As a mother, I think about this topic on a daily basis, watching my child burn through reams of printer paper in her quest to fill every available space with art.Every painting, every illustrated story, every blobby heart with the written declaration that she loves mom gets exaggerated oohs and that's amazings and other over the top exclamations. It thrills me that she loves to draw like her father, that she can sit for an hour with such focus to create. I like covering up precious refrigerator real estate with her work. But the other day she lamented that a kid at school didn't believe she was "a great artist." The declaration froze me in my tracks.
Because she's not. She can't be. She's five. But she certainly believes it, and she believes it because I made it so.
My mom, as my mom is wont to do, sent me a parenting column (John Rosemond, "Living with Children" that focused on praising your children.
I recently came across a study showing that when adults praise ability, performance actually worsens. Praising effort, on the other hand, raises performance over time. This is the difference between telling a child he’s really good at math and telling a child you’re proud of how much effort he put forth studying for the math test (irrespective of his grade). Over time, the former child’s math grades are likely to go down, while the latter child’s go up.
The words resonated with me. We are the overpraising, helicopter parenting, everyone gets a trophy generation, after all.
But what's worse, is that I am one of the earliest test cases for You are Special Syndrome. I have the third place ribbons. The Most Improved Swimmer trophy from summer athletic camp. The honorable mentions. And I am here to tell you that for a large part of my twenties and thirties, I had a really hard time understanding why no one recognized how Special I was. Why weren't the literary agents beating down my door instead of sending me rejection slips? Why hadn't I been discovered in a cafe? (That girl - the one who looks so pensive sitting there, writing. We must sign her immediately!) While I certainly worked, I spent perhaps an equal amount of time wishing, hoping my life would change because I deserved it. I should leave spent that hour rewriting. I entered contests, knowing the results would change my life. It never did. Still hasn't, but fortunately my warped system of belief hasn't destroyed the legitimate love I have for expressing myself as a writer. Rita Mae Brown's wise words echo in my ears: Don't hope more than you are willing to work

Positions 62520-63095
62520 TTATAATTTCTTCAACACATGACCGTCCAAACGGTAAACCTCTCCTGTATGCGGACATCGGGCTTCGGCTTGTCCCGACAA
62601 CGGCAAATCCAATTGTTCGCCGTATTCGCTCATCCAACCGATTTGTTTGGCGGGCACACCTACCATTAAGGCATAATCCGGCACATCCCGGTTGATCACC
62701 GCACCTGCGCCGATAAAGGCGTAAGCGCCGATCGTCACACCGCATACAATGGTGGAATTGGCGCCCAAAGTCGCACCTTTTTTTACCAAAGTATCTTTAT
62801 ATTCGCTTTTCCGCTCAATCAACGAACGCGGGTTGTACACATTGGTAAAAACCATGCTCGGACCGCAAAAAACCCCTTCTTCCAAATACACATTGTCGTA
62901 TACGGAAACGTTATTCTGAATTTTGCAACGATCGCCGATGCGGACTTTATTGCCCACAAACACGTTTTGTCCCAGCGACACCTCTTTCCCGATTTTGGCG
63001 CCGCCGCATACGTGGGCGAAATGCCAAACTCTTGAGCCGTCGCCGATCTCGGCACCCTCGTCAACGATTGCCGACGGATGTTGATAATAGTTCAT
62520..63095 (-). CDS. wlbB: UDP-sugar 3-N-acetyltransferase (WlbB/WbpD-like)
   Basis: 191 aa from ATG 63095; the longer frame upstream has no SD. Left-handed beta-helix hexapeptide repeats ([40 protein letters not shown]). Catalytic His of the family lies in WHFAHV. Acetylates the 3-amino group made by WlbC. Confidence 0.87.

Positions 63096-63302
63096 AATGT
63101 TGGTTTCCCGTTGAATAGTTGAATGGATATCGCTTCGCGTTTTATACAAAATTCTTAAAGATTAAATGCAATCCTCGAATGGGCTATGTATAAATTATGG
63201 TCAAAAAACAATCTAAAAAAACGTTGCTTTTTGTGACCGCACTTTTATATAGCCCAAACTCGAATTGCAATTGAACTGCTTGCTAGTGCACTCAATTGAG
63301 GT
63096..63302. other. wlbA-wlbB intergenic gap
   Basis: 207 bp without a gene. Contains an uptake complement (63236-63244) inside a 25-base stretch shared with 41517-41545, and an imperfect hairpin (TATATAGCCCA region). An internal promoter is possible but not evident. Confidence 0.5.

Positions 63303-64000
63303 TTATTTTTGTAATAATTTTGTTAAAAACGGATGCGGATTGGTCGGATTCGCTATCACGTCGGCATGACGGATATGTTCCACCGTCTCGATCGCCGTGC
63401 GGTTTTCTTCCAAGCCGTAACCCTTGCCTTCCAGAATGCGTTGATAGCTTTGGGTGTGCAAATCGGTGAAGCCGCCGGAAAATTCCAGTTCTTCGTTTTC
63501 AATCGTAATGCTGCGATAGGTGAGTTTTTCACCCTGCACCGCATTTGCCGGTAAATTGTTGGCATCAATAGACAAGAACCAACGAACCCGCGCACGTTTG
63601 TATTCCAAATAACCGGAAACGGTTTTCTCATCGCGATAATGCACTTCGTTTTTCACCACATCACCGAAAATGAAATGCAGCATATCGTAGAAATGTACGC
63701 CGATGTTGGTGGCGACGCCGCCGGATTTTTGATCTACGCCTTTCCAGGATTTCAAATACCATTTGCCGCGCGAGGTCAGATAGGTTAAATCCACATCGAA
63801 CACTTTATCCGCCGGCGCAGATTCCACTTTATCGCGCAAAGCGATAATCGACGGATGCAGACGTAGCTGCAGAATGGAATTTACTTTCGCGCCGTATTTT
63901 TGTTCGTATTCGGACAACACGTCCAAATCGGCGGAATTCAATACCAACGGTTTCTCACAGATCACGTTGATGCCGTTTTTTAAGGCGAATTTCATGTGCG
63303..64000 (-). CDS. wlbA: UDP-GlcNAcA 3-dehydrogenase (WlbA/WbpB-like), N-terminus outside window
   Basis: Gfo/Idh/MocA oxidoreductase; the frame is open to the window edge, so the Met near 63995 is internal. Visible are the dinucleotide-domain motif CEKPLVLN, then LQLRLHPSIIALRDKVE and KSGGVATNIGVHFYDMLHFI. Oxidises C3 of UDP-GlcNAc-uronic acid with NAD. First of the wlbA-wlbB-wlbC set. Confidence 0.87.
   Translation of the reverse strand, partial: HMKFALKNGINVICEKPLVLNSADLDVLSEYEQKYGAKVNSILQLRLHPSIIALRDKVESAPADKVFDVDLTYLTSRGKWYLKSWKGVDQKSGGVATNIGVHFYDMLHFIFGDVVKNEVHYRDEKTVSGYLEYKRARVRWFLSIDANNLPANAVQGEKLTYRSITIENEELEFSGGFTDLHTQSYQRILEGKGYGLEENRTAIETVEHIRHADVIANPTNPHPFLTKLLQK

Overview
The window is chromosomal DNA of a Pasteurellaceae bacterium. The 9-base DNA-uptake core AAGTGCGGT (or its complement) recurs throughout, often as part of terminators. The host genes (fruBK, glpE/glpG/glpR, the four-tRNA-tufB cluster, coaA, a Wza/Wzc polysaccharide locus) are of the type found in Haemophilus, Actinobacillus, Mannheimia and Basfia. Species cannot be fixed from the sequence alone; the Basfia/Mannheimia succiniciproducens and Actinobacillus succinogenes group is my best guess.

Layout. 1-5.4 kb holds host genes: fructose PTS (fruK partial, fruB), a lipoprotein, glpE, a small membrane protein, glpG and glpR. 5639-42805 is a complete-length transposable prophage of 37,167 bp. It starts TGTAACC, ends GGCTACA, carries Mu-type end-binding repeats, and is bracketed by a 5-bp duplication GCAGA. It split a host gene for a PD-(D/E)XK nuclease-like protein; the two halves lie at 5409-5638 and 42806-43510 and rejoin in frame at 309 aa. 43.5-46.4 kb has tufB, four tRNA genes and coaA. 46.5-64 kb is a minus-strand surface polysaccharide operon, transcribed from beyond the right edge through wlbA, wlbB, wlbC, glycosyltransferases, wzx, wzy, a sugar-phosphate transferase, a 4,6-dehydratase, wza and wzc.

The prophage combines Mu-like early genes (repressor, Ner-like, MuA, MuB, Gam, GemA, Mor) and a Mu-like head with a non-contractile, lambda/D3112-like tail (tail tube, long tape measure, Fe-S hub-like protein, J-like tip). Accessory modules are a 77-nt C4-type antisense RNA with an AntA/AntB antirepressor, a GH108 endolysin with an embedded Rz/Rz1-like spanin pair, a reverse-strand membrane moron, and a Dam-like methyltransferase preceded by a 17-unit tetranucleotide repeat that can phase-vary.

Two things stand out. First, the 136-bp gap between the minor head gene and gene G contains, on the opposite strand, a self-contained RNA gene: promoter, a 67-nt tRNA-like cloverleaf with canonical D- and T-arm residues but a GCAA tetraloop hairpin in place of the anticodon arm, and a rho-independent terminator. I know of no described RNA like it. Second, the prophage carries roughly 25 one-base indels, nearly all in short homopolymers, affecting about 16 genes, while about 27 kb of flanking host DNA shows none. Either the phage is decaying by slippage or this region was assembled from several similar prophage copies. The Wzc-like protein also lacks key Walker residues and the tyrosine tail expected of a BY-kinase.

And that is why I am stunned and thrilled by David McCollough's recent high school commencement speech that is on the verge of going viral, and deservedly so. In it, he tells the fresh-faced, gowned, and tasseled graduates that they are not special. In front of their own parents. It is a remarkably brave and witty speech. It was not, as some upset parents contend, cruel, or Mr. McCollough's attempt to abuse the spotlight. It was sage, bracing, wise advice from someone who has likely lived it himself. (Mr. McCollough is the son of famed historian David McCollough). Here is the speech in it's entirety. I'm gonna get back to not telling Harlow what an outrageously talented artist she is. But compliment her on her focus and determination? Absolutely.
*artwork above is one of my favorite Harlow Sweazy originals and soon to be new blog header